The Taking of Pelham 1 2 3 features fine performances and a well written script, but is marred by director Tony Scott’s over handed direction.
This is the third adaptation of John Goodey’s novel, following in the steps of the 1974 classic, and the less then well received 1998 telemovie.
John Travolta stars as Ryder, an ex-con with a death wish, who takes hostage an express train packed with commuters, issuing a demand of $10 million dollars for their release.
Denzel Washington co-stars as Garber, a train conductor who makes first contact and, at Ryder’s insistence, is lumped with the role of negotiator.
John Turturro and James Gandolfini play support as a hostage negotiator and the mayor of New York, respectively.
With the clock ticking, the film quickly turns into a race against time thriller, with a sporadically used digital clock employed to heighten tension.
While danger and the prospect of violence is its drawcard, the films strength lies in the bond developed between its two main characters, with screenwriter Brian Helgeland’s dense dialogue on display during the revealing back and fourths between Ryder & Garber.
In turn, two fleshed out and conflicted characters are presented: Garber a demoted engineer battling bribery allegations; and Ryder a homicidal yet calculating ex-con, who seems to be suffering from a demented case of Catholic guilt.
Both leads put on fine performances.
Washington successfully dresses down for the occasion, keeping his infectious charm and unintentional tendency to grandstand in check.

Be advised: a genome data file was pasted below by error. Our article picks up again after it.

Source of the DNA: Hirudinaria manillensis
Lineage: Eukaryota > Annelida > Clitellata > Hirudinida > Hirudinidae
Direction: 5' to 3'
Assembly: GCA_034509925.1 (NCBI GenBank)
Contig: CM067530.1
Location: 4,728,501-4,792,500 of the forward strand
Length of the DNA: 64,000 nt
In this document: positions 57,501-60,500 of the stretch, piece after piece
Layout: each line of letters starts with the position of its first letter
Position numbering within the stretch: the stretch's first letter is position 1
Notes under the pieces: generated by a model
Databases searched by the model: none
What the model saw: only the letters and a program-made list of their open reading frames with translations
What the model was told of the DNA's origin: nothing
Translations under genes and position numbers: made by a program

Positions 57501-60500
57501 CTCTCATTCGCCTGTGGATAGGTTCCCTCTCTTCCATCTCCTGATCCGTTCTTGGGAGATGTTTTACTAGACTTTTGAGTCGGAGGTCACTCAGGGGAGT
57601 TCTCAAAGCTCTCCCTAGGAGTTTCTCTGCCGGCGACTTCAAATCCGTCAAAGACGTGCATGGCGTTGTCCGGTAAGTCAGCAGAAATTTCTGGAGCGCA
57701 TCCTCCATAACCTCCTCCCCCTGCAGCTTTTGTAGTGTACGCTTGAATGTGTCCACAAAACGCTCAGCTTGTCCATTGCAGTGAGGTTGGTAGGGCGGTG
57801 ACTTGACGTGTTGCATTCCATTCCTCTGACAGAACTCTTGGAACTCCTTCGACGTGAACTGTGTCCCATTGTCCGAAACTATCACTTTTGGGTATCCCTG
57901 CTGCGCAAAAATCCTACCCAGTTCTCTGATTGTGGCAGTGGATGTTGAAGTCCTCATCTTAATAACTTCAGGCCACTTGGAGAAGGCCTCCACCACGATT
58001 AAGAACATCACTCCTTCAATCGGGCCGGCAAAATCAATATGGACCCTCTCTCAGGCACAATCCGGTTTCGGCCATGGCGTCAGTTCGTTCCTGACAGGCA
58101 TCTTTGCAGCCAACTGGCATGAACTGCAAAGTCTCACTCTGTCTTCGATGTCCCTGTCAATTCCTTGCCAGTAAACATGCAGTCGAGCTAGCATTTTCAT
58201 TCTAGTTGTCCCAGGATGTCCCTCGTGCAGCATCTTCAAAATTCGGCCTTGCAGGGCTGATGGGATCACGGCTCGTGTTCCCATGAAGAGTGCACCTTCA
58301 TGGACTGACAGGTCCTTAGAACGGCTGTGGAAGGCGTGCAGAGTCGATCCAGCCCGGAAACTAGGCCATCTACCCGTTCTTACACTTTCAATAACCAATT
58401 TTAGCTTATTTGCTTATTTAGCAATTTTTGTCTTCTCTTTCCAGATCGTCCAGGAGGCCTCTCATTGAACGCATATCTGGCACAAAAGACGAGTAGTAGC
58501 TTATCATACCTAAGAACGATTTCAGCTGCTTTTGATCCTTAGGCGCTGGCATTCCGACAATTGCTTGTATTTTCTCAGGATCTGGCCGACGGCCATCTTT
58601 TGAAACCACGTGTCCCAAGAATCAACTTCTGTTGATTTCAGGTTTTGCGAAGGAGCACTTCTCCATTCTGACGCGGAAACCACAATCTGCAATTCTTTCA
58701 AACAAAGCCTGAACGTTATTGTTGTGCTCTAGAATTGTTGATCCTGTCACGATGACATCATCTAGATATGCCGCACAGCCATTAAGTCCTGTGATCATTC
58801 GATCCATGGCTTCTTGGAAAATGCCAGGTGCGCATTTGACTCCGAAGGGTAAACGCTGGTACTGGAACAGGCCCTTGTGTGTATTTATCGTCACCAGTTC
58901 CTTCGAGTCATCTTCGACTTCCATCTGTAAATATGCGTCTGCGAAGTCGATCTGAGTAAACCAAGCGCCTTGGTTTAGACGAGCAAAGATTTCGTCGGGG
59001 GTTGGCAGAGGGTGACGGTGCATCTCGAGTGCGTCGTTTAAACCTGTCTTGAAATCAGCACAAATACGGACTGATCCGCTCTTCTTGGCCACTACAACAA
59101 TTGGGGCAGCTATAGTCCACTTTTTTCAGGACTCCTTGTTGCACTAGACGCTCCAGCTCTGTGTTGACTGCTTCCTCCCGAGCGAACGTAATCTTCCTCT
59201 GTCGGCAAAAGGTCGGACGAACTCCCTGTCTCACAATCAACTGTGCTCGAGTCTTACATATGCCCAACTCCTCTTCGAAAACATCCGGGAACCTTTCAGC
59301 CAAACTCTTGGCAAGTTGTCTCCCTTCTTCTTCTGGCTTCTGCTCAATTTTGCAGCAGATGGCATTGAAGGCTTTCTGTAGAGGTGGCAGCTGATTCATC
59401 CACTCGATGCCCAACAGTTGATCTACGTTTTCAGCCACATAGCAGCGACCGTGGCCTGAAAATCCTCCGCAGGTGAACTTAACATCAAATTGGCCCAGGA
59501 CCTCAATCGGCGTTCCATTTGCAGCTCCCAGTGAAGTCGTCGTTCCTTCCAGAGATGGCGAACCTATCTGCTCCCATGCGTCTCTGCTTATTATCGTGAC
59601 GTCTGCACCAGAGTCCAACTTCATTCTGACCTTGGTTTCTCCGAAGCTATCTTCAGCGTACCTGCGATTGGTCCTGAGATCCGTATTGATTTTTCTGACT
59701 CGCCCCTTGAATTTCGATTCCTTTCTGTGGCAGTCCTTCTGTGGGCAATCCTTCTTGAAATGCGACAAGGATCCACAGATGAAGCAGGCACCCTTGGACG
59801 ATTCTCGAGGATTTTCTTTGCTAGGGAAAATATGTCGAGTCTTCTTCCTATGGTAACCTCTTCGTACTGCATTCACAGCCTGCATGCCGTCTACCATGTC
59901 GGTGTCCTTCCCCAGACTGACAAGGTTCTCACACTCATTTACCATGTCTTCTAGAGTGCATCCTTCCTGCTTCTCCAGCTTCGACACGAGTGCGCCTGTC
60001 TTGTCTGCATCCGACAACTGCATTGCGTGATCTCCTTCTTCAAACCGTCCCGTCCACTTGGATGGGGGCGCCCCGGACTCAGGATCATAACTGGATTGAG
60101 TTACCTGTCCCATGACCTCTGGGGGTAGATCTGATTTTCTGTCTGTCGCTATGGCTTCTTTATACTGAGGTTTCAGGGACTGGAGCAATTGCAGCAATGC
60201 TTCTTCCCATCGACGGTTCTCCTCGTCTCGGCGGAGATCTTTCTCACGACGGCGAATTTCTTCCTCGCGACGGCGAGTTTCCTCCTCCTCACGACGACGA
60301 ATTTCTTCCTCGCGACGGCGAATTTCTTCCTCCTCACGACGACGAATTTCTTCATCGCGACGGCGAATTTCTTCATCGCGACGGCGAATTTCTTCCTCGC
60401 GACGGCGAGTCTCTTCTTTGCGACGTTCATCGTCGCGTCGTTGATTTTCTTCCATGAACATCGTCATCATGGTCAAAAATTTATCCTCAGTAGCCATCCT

Countering is a wild eyed Travolta, who dresses up in leather garb that comes off as a mix of biker stud and Freddie Mercury. Over the top, yet entertaining, acting follows.
...Pelham’s stumbling block is the distracting direction from Tony Scott.
Once upon a time the only major visual annoyance form the lesser Scott brother was an over use of a smoke machine. But now Scott can’t seem to shake his obsession to taint every frame with an over use of frenzied graphics, coupled with LOUD music. It was fine in Man on Fire. Not so much here.
Perhaps occupied by his focus on the films visuals, Scott also falters with a bumbling third act that resorts to action cliché and undermines the work placed before hand.
The final conclusion is an entertaining heist film, yet it does not reach the potential another director with more focus could have given it.